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Brain blog showcase 2021: Students “research the headlines”

by on 2021/07/07

At Research the Headlines we explore how research is discussed in the media. We try to add additional details to existing coverage, or help our readers get a clearer understanding of how new research might make its way from “lab to headline”. Through different activities, we also help others develop the skills needed to become more critical consumers of both research and media reporting; for example, via our How to “Research the Headlines” series and our “Rewrite the Headlines” workshops and competition for primary school children.

Many of our contributors also use the ideas behind Research the Headlines in their teaching. In one of his undergraduate courses, Alan Gow (Heriot-Watt University) has his students find a recent media article related to lifestyle factors and brain health. Their task is to describe the original research that report is based on in a manner accessible to non-experts, as well as evaluating the media coverage. A key aim of these “brain blogs” is to explain the important concepts and take home messages, and to highlight issues in interpretation either in the media report or the underlying research.

This week we’re showcasing the work of two students, all recent graduates in Psychology at Heriot-Watt. The blogs are presented as submitted by the students; they’ve not been edited. We hope you enjoy reading their work, and learning a bit more about the topics too! If you’re interested in using this approach in your own teaching, you can contact Alan Gow for more information and materials.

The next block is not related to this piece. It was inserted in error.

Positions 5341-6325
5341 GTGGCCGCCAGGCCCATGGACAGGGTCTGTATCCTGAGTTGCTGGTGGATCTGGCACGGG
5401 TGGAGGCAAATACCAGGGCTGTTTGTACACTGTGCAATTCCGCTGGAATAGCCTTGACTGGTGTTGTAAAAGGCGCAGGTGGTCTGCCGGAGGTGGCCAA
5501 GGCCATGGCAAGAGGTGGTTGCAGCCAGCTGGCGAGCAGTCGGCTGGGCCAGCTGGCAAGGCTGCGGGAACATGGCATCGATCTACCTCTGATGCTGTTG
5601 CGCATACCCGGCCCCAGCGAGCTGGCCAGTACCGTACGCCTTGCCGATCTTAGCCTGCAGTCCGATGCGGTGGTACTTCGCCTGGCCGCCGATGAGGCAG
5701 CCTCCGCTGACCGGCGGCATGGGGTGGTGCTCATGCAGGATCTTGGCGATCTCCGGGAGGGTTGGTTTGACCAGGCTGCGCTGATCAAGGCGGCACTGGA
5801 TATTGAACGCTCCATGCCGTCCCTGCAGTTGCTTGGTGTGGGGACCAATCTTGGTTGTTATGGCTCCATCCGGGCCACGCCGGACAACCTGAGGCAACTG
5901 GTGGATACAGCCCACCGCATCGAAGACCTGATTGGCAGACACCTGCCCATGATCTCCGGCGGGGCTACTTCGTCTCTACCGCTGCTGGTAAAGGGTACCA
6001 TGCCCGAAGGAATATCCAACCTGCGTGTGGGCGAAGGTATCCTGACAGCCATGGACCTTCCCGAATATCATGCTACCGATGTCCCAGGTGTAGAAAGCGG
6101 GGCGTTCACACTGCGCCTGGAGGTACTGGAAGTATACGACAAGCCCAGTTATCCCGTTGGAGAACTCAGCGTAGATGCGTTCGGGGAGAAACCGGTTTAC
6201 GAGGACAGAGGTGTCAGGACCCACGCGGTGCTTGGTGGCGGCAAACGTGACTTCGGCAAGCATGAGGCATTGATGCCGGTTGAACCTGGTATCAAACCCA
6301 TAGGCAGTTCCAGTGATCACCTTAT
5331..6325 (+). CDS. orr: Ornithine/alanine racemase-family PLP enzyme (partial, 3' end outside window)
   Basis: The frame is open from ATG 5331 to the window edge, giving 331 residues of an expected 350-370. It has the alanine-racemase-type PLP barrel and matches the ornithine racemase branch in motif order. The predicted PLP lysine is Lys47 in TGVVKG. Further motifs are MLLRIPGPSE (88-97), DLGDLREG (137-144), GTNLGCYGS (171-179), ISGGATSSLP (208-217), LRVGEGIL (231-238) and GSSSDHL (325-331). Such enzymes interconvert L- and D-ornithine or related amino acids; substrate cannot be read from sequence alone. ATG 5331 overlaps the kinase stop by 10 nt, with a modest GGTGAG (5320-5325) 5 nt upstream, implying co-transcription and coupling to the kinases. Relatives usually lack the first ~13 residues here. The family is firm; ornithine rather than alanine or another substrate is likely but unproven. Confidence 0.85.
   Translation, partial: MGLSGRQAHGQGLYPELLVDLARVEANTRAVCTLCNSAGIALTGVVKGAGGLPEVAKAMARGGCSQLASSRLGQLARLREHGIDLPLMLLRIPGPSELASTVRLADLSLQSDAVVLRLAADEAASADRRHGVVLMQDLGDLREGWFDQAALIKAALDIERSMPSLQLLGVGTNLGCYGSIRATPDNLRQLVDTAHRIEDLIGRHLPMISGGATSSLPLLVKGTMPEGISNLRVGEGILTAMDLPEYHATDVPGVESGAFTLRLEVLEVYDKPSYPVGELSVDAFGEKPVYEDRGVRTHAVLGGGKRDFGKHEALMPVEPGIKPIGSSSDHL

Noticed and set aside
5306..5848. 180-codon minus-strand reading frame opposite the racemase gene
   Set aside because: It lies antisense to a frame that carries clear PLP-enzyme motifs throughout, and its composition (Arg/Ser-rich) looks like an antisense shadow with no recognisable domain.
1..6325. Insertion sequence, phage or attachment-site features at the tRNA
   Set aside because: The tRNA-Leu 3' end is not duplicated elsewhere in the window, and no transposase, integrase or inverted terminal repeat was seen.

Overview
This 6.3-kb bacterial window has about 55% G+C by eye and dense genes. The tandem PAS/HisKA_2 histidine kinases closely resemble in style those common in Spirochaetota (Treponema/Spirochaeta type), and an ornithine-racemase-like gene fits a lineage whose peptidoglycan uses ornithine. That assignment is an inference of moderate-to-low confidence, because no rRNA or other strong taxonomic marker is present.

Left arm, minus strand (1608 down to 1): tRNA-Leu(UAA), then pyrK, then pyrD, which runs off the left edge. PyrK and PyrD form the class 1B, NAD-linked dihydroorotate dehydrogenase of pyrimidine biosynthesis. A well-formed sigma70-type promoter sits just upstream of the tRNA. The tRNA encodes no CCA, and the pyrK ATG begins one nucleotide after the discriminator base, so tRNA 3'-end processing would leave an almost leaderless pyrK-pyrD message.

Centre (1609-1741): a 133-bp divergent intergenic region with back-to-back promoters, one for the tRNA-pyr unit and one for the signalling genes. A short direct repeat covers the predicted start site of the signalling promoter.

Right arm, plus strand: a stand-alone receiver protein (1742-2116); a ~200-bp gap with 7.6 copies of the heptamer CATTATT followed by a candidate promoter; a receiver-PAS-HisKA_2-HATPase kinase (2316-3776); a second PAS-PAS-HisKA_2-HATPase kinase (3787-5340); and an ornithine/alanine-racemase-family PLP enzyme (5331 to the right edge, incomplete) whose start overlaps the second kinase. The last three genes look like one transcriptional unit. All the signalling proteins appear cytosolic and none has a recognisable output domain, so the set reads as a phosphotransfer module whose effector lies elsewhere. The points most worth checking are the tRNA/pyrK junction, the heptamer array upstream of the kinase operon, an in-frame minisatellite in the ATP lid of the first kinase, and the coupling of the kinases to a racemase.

Starting the “brain blog” showcase, we have…

Can Certain Foods Really Improve Our Brain Function as we Age?

by Izzy Aitken

Consuming as much wine and cheese as you like sound great, right? Consuming as much wine and cheese as you like AND benefiting your mental abilities sounds even better. Recent research suggests that this might actually be the case with associations found between cognitive function and consumption of red wine, cheese and lamb.

Alzheimer’s disease (AD) is a progressive disease where individuals lose neurons in the hippocampus and cortex of the brain which leads to impairment in decision making, judgements, language and memory. Alzheimer’s disease accounts for approximately two thirds of dementia cases; dementia is an umbrella term and describes abnormalities in the brain which causes decline in cognitive abilities.

Our thinking abilities and problem-solving skills can be described as Fluid Intelligence; as such, declines in Fluid Intelligence have been found to increase the risk of AD in older age. For this reason, research by Klinedinst, Larsen, Pappas, Hoth, Pollpeter and Willette (2020) has explored how diet can influence fluid intelligence performance among older adults including those with/without family history of AD and those with/without a genetic risk to AD.

What does the research say?

The research paper had an analytical sample of 1,787 participants aged between 46 and 77 at the completion of the study. Control variables were accounted for including education, sex, body mass index, social- economic status and tobacco use. A longitudinal study was carried out whereby participants progress was followed over the course of 10 years; a fluid intelligence test (FIT) was administered at a baseline with two further assessments to follow up. Participants were also asked to report their food and drink consumption (food frequency questionnaire) at a baseline and with two further follow ups. These dietary predictors were then calculated into a mean for each participant for the total consumption for each type of food and drink.